14. It’s good to try new forms; it’s like exercising another part of the poetic body – makes you stronger all round.

  15. Granny Smith says:

    Trying out this new form may be fun.
    Lying low ’til I’m sure that it’s done.
    Still I have enough Newbie’s terrors
    ‘Til I’ve checked and rechecked for errors.

  16. Granny Smith says:

    I forgot to sign it with my real name, which, of course, is Phyllis Sterling Smith.

  17. madkane says:

    Thanks so much everyone for your kind comments and fun verse.

  18. Johanna Richmond says:

    Pardon this sad effort — what an extremely difficult form to do well. At least I found it so. Don’t know why my thoughts went to such un-funny subject matter — something about the meter, I think. Not happy with it (if only I could put back all those better lines that started with unstressed syllables:)

    Years ago you left me in a dream;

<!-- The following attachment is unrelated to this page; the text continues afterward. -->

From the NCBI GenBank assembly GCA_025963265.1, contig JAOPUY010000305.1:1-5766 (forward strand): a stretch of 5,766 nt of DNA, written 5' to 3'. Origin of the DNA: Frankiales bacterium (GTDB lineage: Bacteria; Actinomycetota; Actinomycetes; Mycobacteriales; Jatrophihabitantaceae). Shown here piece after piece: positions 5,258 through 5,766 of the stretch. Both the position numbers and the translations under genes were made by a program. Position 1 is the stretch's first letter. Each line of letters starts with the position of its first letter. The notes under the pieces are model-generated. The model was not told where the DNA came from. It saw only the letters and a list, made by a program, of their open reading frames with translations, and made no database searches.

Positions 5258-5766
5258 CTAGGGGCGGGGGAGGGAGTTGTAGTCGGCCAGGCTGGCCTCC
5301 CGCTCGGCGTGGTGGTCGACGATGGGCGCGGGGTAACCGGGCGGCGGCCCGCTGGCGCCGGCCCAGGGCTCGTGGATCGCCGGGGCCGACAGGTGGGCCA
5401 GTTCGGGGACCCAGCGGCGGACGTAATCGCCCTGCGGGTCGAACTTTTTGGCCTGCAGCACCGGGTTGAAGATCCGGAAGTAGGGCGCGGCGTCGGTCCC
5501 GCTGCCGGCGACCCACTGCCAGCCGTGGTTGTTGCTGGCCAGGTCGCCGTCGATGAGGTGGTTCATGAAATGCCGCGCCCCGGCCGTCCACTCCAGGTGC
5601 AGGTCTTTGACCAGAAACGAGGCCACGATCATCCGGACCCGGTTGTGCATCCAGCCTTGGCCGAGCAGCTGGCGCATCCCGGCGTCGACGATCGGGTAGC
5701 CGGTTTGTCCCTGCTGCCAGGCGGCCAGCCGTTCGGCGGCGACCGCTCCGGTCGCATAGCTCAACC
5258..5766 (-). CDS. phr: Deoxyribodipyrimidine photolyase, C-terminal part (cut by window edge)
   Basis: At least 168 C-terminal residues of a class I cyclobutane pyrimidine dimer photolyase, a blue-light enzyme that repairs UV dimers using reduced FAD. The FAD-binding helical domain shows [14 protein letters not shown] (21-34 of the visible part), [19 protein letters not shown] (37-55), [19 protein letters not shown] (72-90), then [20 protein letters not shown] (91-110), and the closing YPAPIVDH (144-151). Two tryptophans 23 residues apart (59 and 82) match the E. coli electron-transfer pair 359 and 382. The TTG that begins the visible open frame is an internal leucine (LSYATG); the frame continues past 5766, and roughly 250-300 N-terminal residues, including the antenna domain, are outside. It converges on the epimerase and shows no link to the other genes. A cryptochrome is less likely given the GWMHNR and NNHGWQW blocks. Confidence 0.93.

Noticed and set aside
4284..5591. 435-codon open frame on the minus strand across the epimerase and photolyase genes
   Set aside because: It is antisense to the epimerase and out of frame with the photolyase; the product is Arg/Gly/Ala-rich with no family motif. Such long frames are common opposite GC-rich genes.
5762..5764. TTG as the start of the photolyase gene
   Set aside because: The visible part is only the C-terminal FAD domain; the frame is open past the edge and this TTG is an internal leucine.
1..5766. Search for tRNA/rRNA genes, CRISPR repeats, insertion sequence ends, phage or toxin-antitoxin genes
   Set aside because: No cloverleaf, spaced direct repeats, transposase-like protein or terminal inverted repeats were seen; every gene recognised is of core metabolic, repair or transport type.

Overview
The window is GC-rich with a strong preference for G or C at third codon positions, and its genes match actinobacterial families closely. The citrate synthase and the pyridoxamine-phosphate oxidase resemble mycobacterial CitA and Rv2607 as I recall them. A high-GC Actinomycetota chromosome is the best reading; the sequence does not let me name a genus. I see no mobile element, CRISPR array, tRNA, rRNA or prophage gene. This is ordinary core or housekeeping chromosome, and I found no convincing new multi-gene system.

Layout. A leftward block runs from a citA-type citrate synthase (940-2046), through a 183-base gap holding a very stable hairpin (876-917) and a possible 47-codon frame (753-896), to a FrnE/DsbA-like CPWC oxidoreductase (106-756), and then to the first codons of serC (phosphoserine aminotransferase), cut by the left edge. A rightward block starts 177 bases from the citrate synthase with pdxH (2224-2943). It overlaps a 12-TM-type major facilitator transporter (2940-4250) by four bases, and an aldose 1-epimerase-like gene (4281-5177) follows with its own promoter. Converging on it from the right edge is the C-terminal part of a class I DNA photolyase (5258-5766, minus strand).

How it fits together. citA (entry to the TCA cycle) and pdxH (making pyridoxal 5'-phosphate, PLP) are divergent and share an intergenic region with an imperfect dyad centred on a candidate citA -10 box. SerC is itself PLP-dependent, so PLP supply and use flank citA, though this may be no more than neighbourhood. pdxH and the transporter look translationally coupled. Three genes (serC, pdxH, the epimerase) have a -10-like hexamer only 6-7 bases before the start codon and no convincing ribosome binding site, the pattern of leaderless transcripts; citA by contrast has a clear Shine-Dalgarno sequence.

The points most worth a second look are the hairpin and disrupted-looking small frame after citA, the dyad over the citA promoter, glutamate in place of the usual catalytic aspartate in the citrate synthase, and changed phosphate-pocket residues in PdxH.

Tears cannot unstitch that dogged seam;
    Pulsing stars threw kisses when you went —
    Lullaby to night without relent;

    “Now” was the flute you played with cherished skill.
    How did that sacred awe forsake your will?
    Could it be you, coaxed by the wild bird’s flight,
    Stood by the river’s heart at edge of night?

    Cupping your hands to drink, that soundless deep
    Ruptured the binding ties to all but sleep?
    Sorrow’s the child you left my arms to hold;
    Coursing through all my joy, that river cold

  19. Johanna Richmond says: